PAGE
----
More than just a PLD programme for improving teaching and learning, these schools said there were added benefits to their involvement in RF. For Hurupaki School, RF turned out to be “something quite different and much more transformational than what we expected” (Rob). Rob Posthumus, the Principal, described RF as a whole pedagogical and coaching model that is strongly focused on developing teachers’ skills and knowledge of effective teaching practices for all learners. In addition to this, RF was responsible for “growth in the leadership skills of our Middle Leaders”.
At Totara Grove School, the Impact Coaches began leading the learning of others. One of the biggest gains they noticed was the impact of this spread. The workshops that Impact Coaches held with the school’s Teacher Aides about the Relationships-based Leaders of Learning Profile has had a hugely positive impact on how the Teacher Aides interact with students and how they support the kaupapa of the work.
Spread is an essential element of the sustainability of any professional learning and accredited Impact Coaches from these three schools are now confidently leading the training and development of new coaches across their Kāhui Ako.
The classroom observation process and coaching conversations at Excellere have permeated the staff learning culture, creating a more collaborative environment where openly discussing their practice is normal.
“The coaching conversations are very valuable. The feedback you get and your own reflection on your teaching is powerful as you get to see what you’re doing well or what else you can improve on.”
Amanda – Teacher, Excellere College
“The observation & coaching conversation process is really cool. I’ve found it non-confronting and the feedback’s been really supportive.”
Sam – Science Teacher, Excellere College
“The programme has taken away many barriers so there’s a sense we’re all on the journey together now.”
Ian – Senior Leader, Excellere College
Hurupaki School Time Two Voices Graph – October 2019
In addition, when October 2019 Voices were analysed and coded, there were far more statements from student and parents voices that emphasised positive beliefs and experiences and many fewer that expressed negative beliefs or experiences.
Percentage of October 2019 comments coded as either “Enablers” (+ve) or “Barriers” (-ve) to student success
Totara Grove School
Totara Grove School Time Two Voices Graph – 2019
Student Voice collected in 2018 spoke of their enjoyment of school and many students feeling that most teachers cared about them, had high expectations of them and helped them to do their best with their learning. That is students comments and voice focused mostly on the relationships they had with teaches. In 2019, the Student Voice has shifted with students speaking about their having more control over their learning and recognising that teachers were using a wider range of teaching strategies to provide them with some ownership of their learning. This shows a shift in awareness amongst students that is relationship plus effective teaching practices and pedagogy that contribute to their success as learners. It also provides evidence to support the Totara Grove leadership team’s own reflections that there has been significant shift across the school in teachers’ use of a wider range of discursive practices and efforts to provide students with more opportunity to take control of their own learning.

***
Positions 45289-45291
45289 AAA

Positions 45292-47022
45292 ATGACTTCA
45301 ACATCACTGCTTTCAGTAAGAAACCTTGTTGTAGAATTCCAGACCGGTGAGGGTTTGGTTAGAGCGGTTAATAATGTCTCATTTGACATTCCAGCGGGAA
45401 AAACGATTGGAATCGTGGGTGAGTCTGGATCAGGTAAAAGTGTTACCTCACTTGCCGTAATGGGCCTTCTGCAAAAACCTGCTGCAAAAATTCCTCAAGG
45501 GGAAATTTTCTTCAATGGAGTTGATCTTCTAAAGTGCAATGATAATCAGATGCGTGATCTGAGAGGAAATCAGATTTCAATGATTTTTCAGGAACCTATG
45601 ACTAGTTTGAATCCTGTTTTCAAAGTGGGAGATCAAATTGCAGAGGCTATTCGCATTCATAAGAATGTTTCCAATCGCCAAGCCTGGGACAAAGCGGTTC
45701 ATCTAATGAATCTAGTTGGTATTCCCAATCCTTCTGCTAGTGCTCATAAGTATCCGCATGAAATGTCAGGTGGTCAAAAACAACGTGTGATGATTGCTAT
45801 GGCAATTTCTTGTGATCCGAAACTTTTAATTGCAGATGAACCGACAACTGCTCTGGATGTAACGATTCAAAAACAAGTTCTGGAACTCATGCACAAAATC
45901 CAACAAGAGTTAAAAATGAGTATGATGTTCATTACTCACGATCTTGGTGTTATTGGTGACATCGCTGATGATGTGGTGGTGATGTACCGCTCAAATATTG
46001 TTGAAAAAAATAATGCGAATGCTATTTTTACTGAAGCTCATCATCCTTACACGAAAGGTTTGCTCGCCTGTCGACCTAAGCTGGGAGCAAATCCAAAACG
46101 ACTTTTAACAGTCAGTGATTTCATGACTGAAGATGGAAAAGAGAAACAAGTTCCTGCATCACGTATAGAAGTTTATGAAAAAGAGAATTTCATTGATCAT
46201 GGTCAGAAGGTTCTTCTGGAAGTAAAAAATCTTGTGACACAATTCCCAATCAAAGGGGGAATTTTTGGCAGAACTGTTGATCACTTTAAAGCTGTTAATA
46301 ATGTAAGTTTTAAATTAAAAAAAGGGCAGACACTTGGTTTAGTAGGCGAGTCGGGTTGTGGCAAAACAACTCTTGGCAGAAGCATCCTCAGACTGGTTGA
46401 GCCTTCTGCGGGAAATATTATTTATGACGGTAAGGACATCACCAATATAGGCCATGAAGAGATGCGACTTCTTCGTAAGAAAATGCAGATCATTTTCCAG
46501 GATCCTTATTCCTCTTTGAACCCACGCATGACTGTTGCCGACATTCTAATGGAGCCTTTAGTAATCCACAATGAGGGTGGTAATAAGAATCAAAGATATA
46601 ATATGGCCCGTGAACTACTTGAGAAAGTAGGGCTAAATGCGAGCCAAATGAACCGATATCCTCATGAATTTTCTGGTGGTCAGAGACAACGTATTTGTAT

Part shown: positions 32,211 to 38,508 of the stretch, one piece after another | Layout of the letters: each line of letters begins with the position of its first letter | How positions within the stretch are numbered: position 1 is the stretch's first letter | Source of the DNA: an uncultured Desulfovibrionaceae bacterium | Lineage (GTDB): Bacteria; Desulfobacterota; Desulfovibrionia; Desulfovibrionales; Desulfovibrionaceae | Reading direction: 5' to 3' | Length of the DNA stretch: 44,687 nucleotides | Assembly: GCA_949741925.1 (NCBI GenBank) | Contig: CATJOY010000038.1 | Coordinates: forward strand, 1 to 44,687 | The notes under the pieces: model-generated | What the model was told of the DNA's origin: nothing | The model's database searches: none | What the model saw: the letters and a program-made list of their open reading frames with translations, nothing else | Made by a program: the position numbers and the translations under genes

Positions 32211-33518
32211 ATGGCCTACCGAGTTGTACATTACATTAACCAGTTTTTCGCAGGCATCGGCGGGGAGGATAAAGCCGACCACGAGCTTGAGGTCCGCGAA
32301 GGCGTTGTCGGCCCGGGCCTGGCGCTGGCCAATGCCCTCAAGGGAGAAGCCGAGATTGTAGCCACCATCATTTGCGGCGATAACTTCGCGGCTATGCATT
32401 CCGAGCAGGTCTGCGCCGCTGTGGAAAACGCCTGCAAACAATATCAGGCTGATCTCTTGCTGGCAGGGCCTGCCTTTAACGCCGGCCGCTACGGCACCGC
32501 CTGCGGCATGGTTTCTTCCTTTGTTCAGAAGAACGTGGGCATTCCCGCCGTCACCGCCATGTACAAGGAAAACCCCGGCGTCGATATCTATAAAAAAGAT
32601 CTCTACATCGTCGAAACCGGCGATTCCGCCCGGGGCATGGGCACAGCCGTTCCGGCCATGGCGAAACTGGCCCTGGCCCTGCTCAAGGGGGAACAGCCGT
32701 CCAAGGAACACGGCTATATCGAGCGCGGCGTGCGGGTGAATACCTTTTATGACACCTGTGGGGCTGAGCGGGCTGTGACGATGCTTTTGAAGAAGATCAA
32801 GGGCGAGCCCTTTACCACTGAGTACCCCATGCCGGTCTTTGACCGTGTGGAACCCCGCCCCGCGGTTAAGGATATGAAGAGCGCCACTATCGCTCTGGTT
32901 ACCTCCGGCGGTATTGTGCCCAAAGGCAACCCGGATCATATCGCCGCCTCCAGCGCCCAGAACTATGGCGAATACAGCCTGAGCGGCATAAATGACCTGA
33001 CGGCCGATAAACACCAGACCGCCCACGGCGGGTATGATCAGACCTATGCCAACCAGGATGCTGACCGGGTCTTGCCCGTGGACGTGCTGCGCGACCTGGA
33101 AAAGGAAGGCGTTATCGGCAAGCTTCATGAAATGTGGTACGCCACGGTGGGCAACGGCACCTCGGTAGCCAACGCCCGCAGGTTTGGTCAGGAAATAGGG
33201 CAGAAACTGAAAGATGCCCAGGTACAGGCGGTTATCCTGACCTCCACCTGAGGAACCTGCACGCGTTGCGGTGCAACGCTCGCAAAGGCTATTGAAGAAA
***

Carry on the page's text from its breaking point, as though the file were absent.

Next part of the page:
Totara Grove School Comparison of 2016-2019 OTJ Achievement Data – Years 1 to 6
NB: 2019 judgments are based on curriculum level expectations, not National Standards which were used for 2016-2018 judgments.
In RF, we use carefully researched classroom observation tools to monitor and evaluate the degree to which the teacher and classroom exhibits the desired characteristics of a culturally responsive relationships-based learning classroom.
At Excellere College, the classroom observation tool has enabled great professional conversations to occur by providing a framework around which the teachers and impact coaches can discuss what was observed and the meaning that can be made from it. The leadership team observed that teachers, on the whole, are using the observation data very effectively to reflect on and to set goals or next steps for their teaching.
Data collected from observations in 2018 & 2019 shows a growing capability amongst staff at Excellere College in the Whanaungatanga (positive teacher-student interactions and relationship building) aspects of their classrooms and in the use of Discursive Practices. Table 2 below shoes the average scores given across all the observations from T1-T3.